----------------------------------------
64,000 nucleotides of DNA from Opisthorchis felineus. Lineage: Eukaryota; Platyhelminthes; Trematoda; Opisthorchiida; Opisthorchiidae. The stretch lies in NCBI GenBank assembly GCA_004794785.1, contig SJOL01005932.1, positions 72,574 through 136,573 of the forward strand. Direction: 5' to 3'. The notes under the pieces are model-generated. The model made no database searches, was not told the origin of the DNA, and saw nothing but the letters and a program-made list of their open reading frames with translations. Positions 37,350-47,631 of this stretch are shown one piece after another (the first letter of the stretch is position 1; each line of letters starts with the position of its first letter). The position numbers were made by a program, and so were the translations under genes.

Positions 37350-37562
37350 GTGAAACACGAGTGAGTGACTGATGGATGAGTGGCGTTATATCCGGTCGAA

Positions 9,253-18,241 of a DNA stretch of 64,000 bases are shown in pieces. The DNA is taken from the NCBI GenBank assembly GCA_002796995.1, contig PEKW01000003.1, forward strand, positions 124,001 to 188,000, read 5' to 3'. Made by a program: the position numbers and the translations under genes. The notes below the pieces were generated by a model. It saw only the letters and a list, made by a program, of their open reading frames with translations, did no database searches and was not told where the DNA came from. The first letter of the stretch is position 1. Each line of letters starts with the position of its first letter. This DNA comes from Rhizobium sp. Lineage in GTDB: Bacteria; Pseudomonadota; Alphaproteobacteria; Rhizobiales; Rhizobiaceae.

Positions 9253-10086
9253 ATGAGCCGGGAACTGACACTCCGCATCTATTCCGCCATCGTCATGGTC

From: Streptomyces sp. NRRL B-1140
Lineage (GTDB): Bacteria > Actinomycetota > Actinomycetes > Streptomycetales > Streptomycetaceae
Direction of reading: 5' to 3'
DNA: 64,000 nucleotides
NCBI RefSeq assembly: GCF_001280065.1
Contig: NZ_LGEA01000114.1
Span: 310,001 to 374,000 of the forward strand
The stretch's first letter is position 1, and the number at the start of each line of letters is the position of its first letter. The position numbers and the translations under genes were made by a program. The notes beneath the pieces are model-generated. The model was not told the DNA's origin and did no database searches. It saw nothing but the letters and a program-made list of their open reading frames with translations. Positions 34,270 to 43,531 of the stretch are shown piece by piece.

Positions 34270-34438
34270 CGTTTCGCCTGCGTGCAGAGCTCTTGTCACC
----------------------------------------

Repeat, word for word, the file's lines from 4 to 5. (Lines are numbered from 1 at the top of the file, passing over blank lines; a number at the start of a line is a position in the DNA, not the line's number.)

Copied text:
Positions 9,253-18,241 of a DNA stretch of 64,000 bases are shown in pieces. The DNA is taken from the NCBI GenBank assembly GCA_002796995.1, contig PEKW01000003.1, forward strand, positions 124,001 to 188,000, read 5' to 3'. Made by a program: the position numbers and the translations under genes. The notes below the pieces were generated by a model. It saw only the letters and a list, made by a program, of their open reading frames with translations, did no database searches and was not told where the DNA came from. The first letter of the stretch is position 1. Each line of letters starts with the position of its first letter. This DNA comes from Rhizobium sp. Lineage in GTDB: Bacteria; Pseudomonadota; Alphaproteobacteria; Rhizobiales; Rhizobiaceae.

Positions 9253-10086